Back in October, the owners of the Nishi property revived their proposed project about 16 months after Measure A was narrowly defeated at the polls. The project is back as an exclusively student housing project, and this month the developers will be presenting their plans to a number of the city commissions as they look to bring the project to the voters next June.
On Monday, the Natural Resources Commission heard the proposal and that will be followed by Open Space and Social Services next week, Finance and Budget on the 11th, Bicycle and Transportation on the 14th.
The council approved the application for a mixed-use development on the Nishi property in January 2016 on a 5-0 vote. However, as a Measure R project it was subject to voter ratification and the voters narrowly rejected the measure in June 2016.
Litigation was filed after the city council action, challenging the Environmental Impact Report (EIR) and affordable housing approach. Earlier this year, litigation was resolved in the city’s favor with the litigant ceding the affordable housing argument, however an appeal was filed on October 10 with the appellate court.
The new proposal focuses on student housing, which includes an affordable component.
Staff notes that the narrative projects vehicular access would now take place through a crossing under the Union Pacific Railroad tracks to the UC Davis campus, but not on West Olive Drive.
The project includes open space, potentially a farm to provide produce for UC Davis students, and surface parking with opportunities for photovoltaics.
Staff notes that this proposed concept would be generally consistent with the “Nishi Property – Option with Access Via UCD Only” site recommended for housing in the city council’s 2008 resolution
regarding the Housing Element Steering Committee recommendation.
The proposal calls for roughly 2600 beds in around 700 apartment units. Surface parking is anticipated at a ratio of 0.5 spaces per bedrooms. The R&D space and for-sale homes would be removed from this proposal.
However, the current project includes 20,000 square feet of neighborhood-serving commercial, such as a café or pub. There would be no parking provided with that.
In the staff report provided to the Natural Resources Commission, staff has provided some comments in particular on the sustainability components.
The application narrative notes the Sustainability Implementation Plan prepared for the previous Mixed-Use Innovation District. Originally, the Nishi property “was selected by the California Strategic Growth Council, as the #1 site for sustainable development in the State of California. As a result of that process funds were provided to prepare a comprehensive sustainability implementation plan which is incorporated into the approved EIR. Additional opportunities may be available to enhance the sustainability plans by adding PV panels in the satellite car storage areas.”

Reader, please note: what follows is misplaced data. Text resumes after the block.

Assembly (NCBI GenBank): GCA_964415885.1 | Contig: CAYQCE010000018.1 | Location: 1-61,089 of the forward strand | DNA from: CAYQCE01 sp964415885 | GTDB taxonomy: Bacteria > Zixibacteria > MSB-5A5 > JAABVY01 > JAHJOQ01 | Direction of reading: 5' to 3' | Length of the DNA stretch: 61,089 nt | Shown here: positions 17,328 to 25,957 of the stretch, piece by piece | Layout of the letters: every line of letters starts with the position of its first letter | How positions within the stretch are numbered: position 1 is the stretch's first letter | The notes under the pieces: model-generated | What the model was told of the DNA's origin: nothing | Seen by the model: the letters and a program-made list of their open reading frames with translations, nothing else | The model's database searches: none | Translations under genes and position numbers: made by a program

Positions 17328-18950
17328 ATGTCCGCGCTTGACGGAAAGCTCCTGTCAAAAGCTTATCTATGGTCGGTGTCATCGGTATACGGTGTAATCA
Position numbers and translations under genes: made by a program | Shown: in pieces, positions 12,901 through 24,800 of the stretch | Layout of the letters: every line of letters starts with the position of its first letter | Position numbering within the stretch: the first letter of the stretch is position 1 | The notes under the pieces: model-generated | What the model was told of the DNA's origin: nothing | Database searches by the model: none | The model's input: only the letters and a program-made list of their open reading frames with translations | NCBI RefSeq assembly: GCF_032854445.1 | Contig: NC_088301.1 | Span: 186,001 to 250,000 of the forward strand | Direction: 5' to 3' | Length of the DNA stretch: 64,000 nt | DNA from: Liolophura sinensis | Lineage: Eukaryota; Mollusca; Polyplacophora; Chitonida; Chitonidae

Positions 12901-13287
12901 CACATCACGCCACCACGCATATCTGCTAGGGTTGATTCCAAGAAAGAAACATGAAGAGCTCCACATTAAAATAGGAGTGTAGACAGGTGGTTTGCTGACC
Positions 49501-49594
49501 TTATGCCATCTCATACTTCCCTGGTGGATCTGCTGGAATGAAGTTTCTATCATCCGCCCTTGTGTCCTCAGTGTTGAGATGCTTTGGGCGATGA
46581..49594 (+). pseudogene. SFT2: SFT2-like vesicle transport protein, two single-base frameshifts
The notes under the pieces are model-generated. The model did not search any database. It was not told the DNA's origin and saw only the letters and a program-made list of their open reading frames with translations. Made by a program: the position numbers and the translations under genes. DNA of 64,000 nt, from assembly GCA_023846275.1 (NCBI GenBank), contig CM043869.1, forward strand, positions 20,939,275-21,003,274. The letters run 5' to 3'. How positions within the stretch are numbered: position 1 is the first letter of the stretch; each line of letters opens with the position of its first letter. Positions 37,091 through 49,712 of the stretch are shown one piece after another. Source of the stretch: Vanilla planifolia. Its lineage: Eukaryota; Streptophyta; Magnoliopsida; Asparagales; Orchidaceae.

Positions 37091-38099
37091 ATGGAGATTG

The surface parking lot provides opportunities for photovoltaic collection, staff continues. “The project would be subject to the PV-Plus requirements recently adopted by the City Council,” they write.
Staff notes that “recent apartment developments, such as Sterling 5th Street, included LEED Gold equivalency, PV optimization, and a requirement for CCE participation assuming rates are within 10 percent of PG&E rates.”
The city has contracted with Ascent Environmental to prepare an analysis of whether an addendum to the previously-certified Environmental Impact Report is warranted.
They write, “The EIR included an impact (4.3-5) that addressed ultrafine particles, included mitigation measures, and identified the impact as significant and unavoidable after mitigation. The current document will compare the revised project to the project addressed in the EIR and will determine if the impacts would change. It is noted that, since preparation of the EIR, the California Supreme Court has issued an opinion that exposure of a project to impacts from the environment is not a significant impact under CEQA, unless a project would exacerbate the impact. Preliminary calculations show that Vehicle Miles Traveled as a result of the proposed project are lower than that originally anticipated for the Mixed-Use Innovation District.”
There are some key questions that will come up.
When the project comes before the Social Services Commission, we may have a look at the affordable housing proposal. One of the big issues from the last election was the lack of affordable housing. The question that will arise here is what that proposal looks like. Will it more closely resemble the Sterling proposal, or will Nishi attempt to do something along the lines of Lincoln40 and have an affordable student housing proposal?
Second is what vehicle access will look like.
Staff notes, “The previous Nishi Gateway proposal included full vehicular access from West Olive as well as a connection to the UC Davis campus. Staff and the applicant are exploring alternatives that would reduce potential impacts on the Richards Boulevard corridor, including providing only bicycle/pedestrian/emergency vehicle access from West Olive.”
However, they write: “Another option excludes private vehicles, but would allow buses from West Olive Drive. This would provide Unitrans an alternative route from South Davis to campus other than through the Richards Underpass (which cannot accommodate double-decker buses) and downtown. The interface between buses and bicyclists/pedestrians on the Putah Creek Parkway would need to be carefully considered.”
Along those lines is the fact that the original proposal provided $10 million for Richards Blvd. and the Richards-Olive intersection improvement – will that funding still be offered with the new project?
Finally, questions have arisen as to how to deal with concerns about air quality, and the question will be how the new project will deal with those concerns and how much additional study will be available.
—David M. Greenwald reporting